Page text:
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Film review: "Hacksaw Ridge" 

Although the film's marketing seems to have bent over backwards to hide it, "Hacksaw Ridge" is every inch a Mel Gibson movie. In telling the true story of WWII Army medic Desmond T. Doss (Andrew Garfield), a war hero whose deeply held religious views led him to enlist in the army despite an adamant refusal to even pick up a weapon, Gibson is given free rein to indulge his pet obsessions as a filmmaker. Like his prior films, "Hacksaw Ridge" revolves around a man who suffers enormously for his beliefs; Gibson remains fascinated by the idea of faith as an endurance test.

As a movie about faith that's also a merciless, viscera-drenched reminder that war is hell, "Hacksaw Ridge" can sometimes feel like a story at odds with itself. But Andrew Garfield's strong lead performance and Gibson's sure hand as a director of action ensures that his film is often quite powerful and undeniably effective at what it sets out to achieve.

We begin with Doss's early years in small-town Lynchburg, Virginia, and his home life growing up with a drunken, abusive World War I veteran father (Hugo Weaving, going big and broad with his performance) and long-suffering mother (Rachel Griffiths), two relationships that forged his belief system. These early scenes are heavy on sun-dappled Americana -- Gibson aims for the feel of living inside the paintings of Norman Rockwell -- and we see Doss develop a sweetly chaste romance with Dorothy (Teresa Palmer), a nurse at the hospital in his hometown. It's all fine, but a little hokey, and thankfully Gibson gets most of the melodrama out of his system early.

As the town's young men head off to war, Doss wants to perform his patriotic duty but, holding strictly to the commandment against killing, he refuses to pick up a gun. He believes that by enlisting as a medic, he can serve by saving lives instead of taking them. We follow him to boot camp, where his officers (headed by drill sergeant Vince Vaughn) see him as a disciplinary concern, and attempt to drum him out of the army by pitting the rest of the platoon against him until he's enduring regular beatings from fellow soldiers who view his actions (or lack thereof) as simple cowardice.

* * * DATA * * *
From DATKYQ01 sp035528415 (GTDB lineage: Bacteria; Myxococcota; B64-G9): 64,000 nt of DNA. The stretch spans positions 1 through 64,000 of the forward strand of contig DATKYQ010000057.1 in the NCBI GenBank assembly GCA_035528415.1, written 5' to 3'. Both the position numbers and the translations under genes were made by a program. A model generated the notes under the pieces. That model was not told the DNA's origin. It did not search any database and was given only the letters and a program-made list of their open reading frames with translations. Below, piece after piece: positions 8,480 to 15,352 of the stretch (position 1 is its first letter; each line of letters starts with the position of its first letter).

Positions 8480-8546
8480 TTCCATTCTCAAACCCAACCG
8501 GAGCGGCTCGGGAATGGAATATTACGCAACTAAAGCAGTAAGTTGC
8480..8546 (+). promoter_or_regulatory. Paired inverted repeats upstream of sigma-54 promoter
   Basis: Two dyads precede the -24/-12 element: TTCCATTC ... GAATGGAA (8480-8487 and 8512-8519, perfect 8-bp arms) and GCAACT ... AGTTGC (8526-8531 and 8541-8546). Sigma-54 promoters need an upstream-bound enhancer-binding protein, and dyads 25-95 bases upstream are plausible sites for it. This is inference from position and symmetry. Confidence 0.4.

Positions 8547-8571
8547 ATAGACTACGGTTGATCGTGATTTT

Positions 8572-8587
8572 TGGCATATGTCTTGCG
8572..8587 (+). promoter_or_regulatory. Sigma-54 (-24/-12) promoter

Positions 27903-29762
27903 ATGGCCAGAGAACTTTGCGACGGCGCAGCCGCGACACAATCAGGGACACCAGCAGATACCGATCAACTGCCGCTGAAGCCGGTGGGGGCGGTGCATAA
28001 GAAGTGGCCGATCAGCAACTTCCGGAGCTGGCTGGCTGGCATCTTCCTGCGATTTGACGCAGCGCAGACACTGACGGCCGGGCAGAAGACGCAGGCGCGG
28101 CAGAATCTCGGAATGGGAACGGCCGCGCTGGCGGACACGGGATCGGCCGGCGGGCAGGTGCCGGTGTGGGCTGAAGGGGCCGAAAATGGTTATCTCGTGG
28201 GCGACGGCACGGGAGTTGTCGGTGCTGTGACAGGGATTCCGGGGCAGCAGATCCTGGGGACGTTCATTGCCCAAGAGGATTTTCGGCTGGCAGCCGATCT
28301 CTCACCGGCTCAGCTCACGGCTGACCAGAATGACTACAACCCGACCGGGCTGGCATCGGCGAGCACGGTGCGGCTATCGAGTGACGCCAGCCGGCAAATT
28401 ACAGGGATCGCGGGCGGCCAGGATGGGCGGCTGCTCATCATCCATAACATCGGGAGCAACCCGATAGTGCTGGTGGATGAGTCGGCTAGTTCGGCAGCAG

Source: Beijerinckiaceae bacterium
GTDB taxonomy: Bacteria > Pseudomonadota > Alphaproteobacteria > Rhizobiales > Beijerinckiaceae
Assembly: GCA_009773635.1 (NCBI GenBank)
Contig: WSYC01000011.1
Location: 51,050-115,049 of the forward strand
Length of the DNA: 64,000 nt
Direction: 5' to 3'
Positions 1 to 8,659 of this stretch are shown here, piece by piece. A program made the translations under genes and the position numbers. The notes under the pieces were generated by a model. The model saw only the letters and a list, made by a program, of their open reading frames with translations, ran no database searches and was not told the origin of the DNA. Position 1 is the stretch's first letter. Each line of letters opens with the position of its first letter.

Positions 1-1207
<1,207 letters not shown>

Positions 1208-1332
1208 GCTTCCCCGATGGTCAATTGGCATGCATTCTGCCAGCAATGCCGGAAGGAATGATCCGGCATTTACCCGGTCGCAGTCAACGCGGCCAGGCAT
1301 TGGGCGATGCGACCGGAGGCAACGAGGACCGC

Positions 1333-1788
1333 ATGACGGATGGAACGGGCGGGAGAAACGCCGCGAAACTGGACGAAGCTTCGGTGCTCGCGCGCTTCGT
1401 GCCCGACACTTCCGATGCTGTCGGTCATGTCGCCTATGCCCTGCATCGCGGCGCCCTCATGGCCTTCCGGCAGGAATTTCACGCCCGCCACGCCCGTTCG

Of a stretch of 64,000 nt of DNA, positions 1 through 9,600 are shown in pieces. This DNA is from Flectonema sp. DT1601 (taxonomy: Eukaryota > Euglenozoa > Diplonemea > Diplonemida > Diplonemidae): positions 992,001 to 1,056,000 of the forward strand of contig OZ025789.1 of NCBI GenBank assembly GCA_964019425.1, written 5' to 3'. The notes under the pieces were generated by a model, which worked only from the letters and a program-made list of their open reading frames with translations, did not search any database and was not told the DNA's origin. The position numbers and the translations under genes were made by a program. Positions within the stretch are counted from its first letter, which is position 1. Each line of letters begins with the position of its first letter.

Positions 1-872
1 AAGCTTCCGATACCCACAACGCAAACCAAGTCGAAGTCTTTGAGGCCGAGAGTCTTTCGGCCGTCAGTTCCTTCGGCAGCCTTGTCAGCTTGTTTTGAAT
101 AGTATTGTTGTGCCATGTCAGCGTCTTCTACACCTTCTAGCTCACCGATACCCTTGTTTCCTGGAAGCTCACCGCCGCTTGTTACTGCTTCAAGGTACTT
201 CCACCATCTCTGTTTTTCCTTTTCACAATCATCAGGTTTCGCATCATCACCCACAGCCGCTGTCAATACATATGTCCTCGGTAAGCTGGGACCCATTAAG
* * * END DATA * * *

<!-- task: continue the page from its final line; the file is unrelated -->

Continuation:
He's eventually taken to trial, and the film morphs into a courtroom drama for a time as Doss finds himself threatened with court martial for disobeying the orders of his commanding officers. But when everyone is reminded that, "Hey what he's doing isn't illegal," he's free to carry on his merry way, and is shipped off to Japan to join in the bloody Battle of Okinawa.

"Hacksaw Ridge" is at its strongest during this second half, when we're allowed to see what Doss's brand of heroism actually looks like in action. He was the first conscientious objector to receive the Congressional Medal of Honor, and we get to see exactly why that is. The battle sequences are exciting and intense, and they also contain enough gore and violence to put most slasher movies to shame: bodies are maimed, burned, blown apart, intestines spilled, corpses are used as shields. It's grim, gruesome stuff.

But as brilliant as the filmmaking often is, it's here where there's a bit of a disconnect in the film. For a movie that's ostensibly a celebration of pacifism, it's a bit odd to see the carnage presented with such obvious relish. While recognizing that those scenes serve to establish stakes, underlining the sheer amount of courage it took for Doss to walk into battle without even the protection of a rifle, there's still a sense that the film is trying to have its cake and eat it, too.

Andrew Garfield's performance is crucial in allowing the film to work as well as it does. The actor has always been an intensely likeable screen presence; he's predictably warm and charming in the early scenes, but he's equally adept at playing a grimly determined soldier at war. While Gibson's instinct is to deify Doss, Garfield shows us hints of darkness within. He shows us exactly how Desmond Doss is able to reconcile his beliefs through his actions. The film that surrounds him, however, is another story entirely.

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